In order to explain this, I use the example of the Pre-New 52 Superman with this question: what is a time where it’s appropriate for Superman to release his secret identity? There have been a few instances, including but not limited to terminal illness, Justice League induction, and dire situations, but it all makes sense in the context of the character’s values. Yes, many if not all of the people officially in the Justice League knows who Superman is in real life, but it’s in the context of implicit trust and familial bonding. It wouldn’t make sense to say, show a jewel thief his secret identity to turn him away from a life of crime.


Depth of Theme and Thematic Reach

Does the theme that has been crafted in the story connect to readers in a deep and relatable way? This idea is extremely fickle because readers enjoy both ends of the spectrum of theme so much, but I propose that a good comic book (or any story, for that matter) must include both ends of the spectrum. In essence, a good story both surpasses our idea of theme in a thought-out and meaningful direction, while themes that are relatable to everyday life need to be present to highlight the depth.


Inception is a movie that I usually use to illustrate this idea. A theme that is uncommon and feels out of our normal human reach is the nature of dreams: what manifests and what is felt from something a person is passively experiencing can only make some more introspective than before, but this may be a theme that escapes the occasional movie-goer. A theme that keeps us grounded in reality though, is the acceptance of family members. In this movie alone, the relationship between father and children, uncle and nephew, and husband and wife are present, while the idea of building an extended family to fill a void or enrich a life is addressed as well. A familiar theme and a theme the readers weren’t aware of are what makes stories worthwhile.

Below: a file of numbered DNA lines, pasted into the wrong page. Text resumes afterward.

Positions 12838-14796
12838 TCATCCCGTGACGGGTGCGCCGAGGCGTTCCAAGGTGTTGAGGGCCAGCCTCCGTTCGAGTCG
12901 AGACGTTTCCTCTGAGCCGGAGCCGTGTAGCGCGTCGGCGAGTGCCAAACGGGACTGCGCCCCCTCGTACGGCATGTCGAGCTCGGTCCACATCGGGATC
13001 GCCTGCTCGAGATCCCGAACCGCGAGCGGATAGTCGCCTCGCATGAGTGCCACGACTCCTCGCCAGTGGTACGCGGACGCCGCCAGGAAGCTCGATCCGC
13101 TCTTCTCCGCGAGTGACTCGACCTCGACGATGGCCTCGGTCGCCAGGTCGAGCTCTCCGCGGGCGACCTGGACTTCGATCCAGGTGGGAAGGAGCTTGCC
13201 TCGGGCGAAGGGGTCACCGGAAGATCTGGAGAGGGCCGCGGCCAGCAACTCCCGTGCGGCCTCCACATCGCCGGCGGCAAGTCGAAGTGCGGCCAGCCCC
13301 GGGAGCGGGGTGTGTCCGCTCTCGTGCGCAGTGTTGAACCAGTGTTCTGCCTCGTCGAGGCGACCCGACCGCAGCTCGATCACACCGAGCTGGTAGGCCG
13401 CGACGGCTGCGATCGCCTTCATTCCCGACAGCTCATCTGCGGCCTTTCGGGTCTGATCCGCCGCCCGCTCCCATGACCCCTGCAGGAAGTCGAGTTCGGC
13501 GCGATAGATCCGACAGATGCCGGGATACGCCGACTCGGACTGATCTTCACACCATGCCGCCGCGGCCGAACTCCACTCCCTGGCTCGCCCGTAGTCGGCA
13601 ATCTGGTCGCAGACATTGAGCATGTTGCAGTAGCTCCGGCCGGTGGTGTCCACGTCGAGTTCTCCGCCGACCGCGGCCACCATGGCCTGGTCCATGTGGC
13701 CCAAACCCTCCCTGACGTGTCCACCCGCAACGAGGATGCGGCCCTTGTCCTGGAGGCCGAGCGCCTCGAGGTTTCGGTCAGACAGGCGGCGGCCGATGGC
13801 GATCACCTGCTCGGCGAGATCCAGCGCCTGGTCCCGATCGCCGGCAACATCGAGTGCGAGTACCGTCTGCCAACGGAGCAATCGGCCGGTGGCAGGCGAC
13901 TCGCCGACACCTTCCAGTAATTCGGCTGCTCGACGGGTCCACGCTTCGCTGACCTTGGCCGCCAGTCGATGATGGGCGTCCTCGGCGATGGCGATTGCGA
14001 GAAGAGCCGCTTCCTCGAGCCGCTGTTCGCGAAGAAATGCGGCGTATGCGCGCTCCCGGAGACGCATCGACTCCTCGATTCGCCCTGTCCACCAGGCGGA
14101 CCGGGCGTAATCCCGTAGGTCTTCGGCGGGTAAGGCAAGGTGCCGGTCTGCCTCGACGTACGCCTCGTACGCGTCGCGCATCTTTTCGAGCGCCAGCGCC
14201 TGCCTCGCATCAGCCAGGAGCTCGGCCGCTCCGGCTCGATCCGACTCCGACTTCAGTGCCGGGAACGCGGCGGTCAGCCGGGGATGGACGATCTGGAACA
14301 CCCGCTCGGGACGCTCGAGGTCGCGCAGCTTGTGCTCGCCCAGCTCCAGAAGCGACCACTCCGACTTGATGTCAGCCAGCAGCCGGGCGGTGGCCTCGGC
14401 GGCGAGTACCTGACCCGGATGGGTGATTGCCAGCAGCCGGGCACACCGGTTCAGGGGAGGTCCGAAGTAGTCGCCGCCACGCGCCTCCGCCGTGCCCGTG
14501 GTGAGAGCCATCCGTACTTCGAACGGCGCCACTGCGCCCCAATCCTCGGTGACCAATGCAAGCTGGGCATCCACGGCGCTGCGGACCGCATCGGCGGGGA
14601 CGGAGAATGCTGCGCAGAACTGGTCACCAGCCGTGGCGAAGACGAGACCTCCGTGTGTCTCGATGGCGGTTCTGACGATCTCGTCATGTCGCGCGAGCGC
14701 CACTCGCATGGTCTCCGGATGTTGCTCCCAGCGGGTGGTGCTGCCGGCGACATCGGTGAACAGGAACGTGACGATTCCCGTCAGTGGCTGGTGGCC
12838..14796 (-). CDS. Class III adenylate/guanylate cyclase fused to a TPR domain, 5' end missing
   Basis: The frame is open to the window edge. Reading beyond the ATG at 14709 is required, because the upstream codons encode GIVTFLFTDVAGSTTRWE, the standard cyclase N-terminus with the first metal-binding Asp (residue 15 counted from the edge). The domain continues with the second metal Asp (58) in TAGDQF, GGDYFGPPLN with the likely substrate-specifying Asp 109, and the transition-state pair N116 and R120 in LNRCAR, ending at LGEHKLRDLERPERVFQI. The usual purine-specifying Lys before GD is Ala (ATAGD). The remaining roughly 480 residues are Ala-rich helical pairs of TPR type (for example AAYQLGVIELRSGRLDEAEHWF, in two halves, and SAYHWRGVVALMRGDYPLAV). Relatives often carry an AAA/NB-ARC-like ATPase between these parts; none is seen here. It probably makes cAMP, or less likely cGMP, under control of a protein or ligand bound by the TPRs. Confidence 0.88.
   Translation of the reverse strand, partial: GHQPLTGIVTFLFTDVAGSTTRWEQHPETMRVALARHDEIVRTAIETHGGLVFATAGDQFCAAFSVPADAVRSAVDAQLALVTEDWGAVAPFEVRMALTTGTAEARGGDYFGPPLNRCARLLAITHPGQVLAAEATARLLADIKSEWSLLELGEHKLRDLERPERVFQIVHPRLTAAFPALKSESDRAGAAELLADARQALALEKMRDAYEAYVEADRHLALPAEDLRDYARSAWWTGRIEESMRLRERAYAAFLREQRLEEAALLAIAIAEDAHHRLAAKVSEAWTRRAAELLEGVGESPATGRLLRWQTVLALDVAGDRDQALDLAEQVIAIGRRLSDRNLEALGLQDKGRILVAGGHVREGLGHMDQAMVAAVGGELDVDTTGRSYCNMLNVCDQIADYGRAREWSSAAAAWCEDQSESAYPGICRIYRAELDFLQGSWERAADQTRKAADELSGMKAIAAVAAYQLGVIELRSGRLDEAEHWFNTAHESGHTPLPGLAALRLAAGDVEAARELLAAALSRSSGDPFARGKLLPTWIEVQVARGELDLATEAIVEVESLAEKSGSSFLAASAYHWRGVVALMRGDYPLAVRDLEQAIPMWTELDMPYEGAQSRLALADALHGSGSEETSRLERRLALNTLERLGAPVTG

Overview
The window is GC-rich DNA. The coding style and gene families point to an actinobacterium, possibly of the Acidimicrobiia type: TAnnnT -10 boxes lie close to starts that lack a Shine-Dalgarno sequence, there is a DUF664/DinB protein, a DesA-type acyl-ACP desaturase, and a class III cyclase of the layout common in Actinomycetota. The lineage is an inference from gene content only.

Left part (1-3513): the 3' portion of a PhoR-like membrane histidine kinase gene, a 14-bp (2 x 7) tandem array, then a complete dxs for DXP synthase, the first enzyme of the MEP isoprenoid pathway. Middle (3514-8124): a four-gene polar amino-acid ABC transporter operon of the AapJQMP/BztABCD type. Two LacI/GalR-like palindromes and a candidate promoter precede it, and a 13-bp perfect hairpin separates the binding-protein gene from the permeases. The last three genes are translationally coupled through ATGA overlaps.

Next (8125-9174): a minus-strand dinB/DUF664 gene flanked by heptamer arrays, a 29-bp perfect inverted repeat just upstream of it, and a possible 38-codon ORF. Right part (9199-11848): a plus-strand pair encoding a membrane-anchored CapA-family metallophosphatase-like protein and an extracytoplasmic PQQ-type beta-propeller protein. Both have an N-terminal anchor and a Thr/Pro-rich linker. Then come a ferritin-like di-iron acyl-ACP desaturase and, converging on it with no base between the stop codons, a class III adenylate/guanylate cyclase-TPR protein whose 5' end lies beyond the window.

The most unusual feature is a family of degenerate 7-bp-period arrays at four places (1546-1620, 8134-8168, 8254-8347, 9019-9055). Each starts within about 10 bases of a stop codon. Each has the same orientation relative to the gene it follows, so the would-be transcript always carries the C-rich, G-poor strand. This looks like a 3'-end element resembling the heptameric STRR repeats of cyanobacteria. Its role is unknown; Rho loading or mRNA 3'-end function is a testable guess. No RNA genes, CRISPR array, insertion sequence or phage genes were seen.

Utilization of the Medium

Last, but definitely not least, uses the idea of the medium itself to tell the story. Why did it need to be in comic book/video game/movie form? How does the story benefit from the medium involved? Was there a more effective medium to tell this story? These are all questions that any critic should be aware of when they are working with their source material.


Watchmen is a prime example of the effective use of the sequential art medium. It’s use of mirrored panels and omniscient thought was utilized in a profound way, on top of it being cost-effective and stunning at a time that special effects could not demonstrate. When we received the movie years later though, the sights were visually pleasing, but the combination of the soundtrack and the plot changes made the endeavor more of a mess than it should have been. It worked well in the original medium because readers were never forced to set a tone by music, while not having to deal with underwhelming fight choreography for the sake of having something visually stunning. Readers were led to use their imagination to fill the minute spaces in between panels, and that minute space spoke volumes for the text.


I hope that this is a good starting point for understanding how most critics think in their respective fields. Having to judge someone’s hard work is an extremely daunting and impersonal task, but something that becomes much easier with a well-defined foundations. Please do not hesitate to ask this question during our events or conventions; one of the main reasons I love being a critic of pop culture is that everyone is a critic of pop culture in some way, and I love to hear all of your ideas in brief. Just make sure that they’re sound, well thought-out ideas on the subject matter: I already have a full supply of nerd-pretenders for the month, and I wouldn’t want any blood to go to waste.